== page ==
For Vivienne 'Vivi' Andersen, the hard work of Irish step dancing has been well worth the payoff.

'When I'm dancing, I feel like I'm sort of flying,' Vivi, 11, said.

Just a year after becoming eligible to compete internationally, Vivi is one of 10 local soloists from the Trinity Academy of Irish Dance chosen to represent the United States at the 2016 World Irish Dance Championships in March in Glasgow, Scotland.

It's not necessarily what she set out to accomplish when she started dancing four years ago. Back then, it was just something she saw her sister, Genevieve, doing, and decided to try.

'I thought it looked cool,' Vivi said.

Genevieve, 13, retired from dancing last year. Little brother Olin, 8, danced, too. He pursued Irish stepping for about a year when he was 4, but gave it up to follow other interests.

Only Vivi is still at it, first learning the steps that would let her soar and now refining her technique, doing planks and plyometrics to help keep her torso still while her feet sail across the stage.

She practices 10 or 12 hours a week when she's not swimming the backstroke or playing mid-field for the Tosa Kickers or otherwise navigating fifth grade at Wauwatosa STEM, a Tosa charter school focused on science, technology, engineering and math.

There hasn't been much time for soccer and swimming this winter; prepping for worlds has taken up much of her time outside of school.

But, Vivi said, 'In a way, dancing sort of helps with school, because now I use my time more wisely; right when I get home I do my homework because I know I have dance in an hour or so.'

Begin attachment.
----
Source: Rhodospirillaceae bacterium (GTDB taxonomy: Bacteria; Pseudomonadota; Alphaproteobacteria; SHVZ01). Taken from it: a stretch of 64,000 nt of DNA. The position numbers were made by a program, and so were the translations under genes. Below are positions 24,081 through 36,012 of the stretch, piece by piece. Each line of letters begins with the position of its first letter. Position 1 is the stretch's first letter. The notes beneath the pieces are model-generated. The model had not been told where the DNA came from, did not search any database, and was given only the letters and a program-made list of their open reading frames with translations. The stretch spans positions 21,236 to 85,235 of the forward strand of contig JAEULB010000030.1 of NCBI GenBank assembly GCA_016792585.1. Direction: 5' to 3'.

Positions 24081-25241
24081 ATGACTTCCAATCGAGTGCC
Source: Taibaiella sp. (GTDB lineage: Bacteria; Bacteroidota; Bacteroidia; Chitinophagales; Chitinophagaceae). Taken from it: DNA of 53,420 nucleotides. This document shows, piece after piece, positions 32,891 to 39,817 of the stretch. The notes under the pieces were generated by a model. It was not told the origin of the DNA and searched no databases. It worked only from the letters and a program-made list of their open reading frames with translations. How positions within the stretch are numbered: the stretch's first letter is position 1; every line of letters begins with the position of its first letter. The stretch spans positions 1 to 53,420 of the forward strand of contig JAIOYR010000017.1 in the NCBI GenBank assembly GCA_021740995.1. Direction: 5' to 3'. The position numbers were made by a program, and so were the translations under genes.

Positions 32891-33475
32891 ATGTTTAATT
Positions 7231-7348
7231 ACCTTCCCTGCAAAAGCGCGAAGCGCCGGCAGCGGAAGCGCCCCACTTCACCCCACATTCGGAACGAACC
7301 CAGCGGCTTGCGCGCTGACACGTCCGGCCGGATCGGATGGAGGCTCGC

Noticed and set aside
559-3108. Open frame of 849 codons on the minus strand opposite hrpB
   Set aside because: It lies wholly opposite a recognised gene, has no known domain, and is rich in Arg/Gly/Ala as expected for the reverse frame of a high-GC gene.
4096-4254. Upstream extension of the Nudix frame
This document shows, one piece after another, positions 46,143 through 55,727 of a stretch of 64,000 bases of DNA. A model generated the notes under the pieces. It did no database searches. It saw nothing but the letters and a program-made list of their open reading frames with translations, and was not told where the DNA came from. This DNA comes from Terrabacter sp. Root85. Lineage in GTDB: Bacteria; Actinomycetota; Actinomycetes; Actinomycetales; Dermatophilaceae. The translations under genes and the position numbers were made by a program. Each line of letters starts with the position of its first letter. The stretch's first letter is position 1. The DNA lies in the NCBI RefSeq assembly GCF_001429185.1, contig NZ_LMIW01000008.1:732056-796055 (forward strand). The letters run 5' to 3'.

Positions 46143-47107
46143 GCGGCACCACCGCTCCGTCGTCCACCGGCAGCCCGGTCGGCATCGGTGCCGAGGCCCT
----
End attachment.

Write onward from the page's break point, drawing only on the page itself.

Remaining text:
Besides, she said, it's all worth it to be able to swing and cut and click, a hard-shoe-style of Irish dancing akin to tap dancing, except louder — a technique rivaled only, perhaps, by soft shoe, her favorite.

'Soft shoe is the sort of thing where I feel like I'm most flying,' Vivi said. 'It's all about squeezing your toes and your legs and making it pretty and being turned out with arched feet, but also being explosive and jumping really high, sort of like ballet but faster. And you have to be very quiet. But what I like most about dancing, besides what it feels like, is performing at nursing homes because I like making people smile.'

Of course, getting the chance to travel abroad isn't bad either.

'I've never been out of the U.S. before. We're even going early just be in Scotland,' Vivi said.

It's all part of Kara and Aaron Andersen's attempt to keep things normal for their daughter, despite the potential pressure of the competition.

'We try to keep her feet on the ground, for sure,' Kara Andersen said. 'And her teachers do a great job of focusing on the journey and that, on any given day, anything can happen and you just have to remember your joy and cultivate your friendships. It's not about the result.'

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